Emily

When I think about Christmasses in the past, what I remember the most vividly is not Christmas itself, but after. I remember how bare the walls and the rooms looked without the tree and decorations; I remember playing with my new toys or, as I got older, listening to new CDs or watching new DVDs in my room; I remember the sadness that came with the lack of lights and festivities, and the knowledge that soon I'd be back at school. And I remember how, after Christmas, things went back to normal. My parents let the angry words escape in hisses and snarls, no longer trying to hide them because it's Christmas. The false smiles and forced pecks on the cheek and the biting of lips to keep back the flood of words was gone; no need to pretend, not when it's not Christmas anymore.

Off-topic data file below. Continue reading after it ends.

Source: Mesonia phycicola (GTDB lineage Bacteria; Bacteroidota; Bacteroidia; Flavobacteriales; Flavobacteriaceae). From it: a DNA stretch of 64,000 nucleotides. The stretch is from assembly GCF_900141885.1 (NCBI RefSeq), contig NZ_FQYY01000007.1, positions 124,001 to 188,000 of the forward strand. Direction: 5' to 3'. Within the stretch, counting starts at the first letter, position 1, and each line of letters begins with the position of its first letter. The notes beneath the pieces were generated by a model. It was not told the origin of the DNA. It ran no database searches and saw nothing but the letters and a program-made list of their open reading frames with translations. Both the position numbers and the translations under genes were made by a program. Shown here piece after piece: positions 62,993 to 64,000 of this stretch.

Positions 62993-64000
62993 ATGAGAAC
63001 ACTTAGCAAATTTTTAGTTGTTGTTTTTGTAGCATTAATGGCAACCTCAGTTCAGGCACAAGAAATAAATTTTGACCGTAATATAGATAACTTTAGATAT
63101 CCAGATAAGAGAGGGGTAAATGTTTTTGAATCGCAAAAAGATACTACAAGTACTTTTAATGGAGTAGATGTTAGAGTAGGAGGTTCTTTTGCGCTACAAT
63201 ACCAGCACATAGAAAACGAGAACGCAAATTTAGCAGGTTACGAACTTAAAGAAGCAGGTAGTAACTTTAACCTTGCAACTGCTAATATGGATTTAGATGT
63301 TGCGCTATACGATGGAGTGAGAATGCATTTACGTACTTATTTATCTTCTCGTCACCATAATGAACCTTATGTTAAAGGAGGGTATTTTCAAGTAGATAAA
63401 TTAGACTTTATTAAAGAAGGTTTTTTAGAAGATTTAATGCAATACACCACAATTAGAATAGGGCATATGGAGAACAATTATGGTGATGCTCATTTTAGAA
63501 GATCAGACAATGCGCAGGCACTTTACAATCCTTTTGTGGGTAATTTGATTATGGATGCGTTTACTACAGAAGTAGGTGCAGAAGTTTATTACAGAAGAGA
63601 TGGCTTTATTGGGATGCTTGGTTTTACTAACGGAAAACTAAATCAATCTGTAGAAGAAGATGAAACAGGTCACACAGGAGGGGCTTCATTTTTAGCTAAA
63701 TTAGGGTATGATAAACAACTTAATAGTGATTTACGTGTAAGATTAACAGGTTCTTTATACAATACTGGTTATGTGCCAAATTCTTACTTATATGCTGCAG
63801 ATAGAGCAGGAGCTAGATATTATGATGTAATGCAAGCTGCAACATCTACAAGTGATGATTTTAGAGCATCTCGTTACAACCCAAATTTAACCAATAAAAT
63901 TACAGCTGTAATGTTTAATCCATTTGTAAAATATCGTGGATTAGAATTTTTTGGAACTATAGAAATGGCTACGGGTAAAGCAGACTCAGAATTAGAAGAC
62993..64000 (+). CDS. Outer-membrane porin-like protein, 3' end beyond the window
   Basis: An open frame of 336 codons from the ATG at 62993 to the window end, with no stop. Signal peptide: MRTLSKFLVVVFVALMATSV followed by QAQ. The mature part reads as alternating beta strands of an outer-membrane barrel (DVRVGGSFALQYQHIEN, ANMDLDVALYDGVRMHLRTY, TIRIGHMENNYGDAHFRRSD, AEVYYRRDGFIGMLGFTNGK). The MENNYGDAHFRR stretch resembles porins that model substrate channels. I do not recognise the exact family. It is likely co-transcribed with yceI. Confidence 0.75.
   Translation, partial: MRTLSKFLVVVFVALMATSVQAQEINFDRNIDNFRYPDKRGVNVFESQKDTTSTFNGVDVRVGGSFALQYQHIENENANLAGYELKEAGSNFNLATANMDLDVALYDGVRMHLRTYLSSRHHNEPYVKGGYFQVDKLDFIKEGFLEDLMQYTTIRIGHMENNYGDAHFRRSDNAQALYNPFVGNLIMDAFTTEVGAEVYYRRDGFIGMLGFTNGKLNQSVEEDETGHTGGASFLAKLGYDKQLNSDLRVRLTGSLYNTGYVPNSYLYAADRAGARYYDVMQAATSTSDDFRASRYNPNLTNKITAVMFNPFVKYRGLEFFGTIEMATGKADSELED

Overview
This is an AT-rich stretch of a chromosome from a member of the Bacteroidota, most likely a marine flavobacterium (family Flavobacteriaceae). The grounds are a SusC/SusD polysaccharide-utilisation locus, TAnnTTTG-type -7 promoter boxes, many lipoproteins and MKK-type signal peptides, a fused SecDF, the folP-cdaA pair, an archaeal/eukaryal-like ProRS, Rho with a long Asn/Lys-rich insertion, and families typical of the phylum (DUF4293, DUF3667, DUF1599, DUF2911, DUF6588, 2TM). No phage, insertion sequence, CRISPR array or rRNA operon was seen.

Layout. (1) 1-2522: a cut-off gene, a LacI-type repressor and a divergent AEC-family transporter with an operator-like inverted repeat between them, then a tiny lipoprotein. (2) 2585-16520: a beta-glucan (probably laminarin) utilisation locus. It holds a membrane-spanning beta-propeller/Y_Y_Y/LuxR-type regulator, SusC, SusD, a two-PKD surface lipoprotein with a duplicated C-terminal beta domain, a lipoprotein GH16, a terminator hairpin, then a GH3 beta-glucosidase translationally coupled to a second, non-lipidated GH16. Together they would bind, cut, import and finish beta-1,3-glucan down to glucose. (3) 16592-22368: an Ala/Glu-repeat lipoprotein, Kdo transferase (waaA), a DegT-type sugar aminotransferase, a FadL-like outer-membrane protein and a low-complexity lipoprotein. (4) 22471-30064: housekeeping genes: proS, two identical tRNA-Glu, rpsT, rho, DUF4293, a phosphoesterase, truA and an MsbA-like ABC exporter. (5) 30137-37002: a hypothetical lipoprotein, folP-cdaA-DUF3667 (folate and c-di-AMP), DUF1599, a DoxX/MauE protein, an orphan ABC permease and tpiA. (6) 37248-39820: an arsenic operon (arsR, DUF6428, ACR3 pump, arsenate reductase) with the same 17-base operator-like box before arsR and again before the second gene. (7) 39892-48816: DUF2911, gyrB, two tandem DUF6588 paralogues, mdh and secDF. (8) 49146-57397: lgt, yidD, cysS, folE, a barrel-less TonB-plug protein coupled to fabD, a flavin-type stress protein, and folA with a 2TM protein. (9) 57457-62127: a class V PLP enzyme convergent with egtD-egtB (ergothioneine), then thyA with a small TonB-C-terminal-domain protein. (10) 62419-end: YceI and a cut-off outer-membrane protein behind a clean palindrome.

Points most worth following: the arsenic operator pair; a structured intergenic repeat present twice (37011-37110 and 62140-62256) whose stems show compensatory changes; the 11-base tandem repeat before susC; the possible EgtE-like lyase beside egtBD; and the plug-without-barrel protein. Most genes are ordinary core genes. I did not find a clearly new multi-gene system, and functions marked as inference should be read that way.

You might think that I hated that. Most people would assume that Christmas, and my Mom and Dad pretending they were happy together, would have made me happier too. And what kind of person would prefer to hear their parents yelling at each other rather than making polite conversation? Maybe most people would prefer the quiet and the smiles, even if they never reached their eyes. But not me. I'm not saying I liked my parents fighting, I'm not saying I enjoyed being caught between the two people I love most in the world, I'm not saying it was a happy environment when they were in the middle of one of their bitter feuds. But those were the times when I had something that has become very rare in my family, something which I cling to desperately: the truth.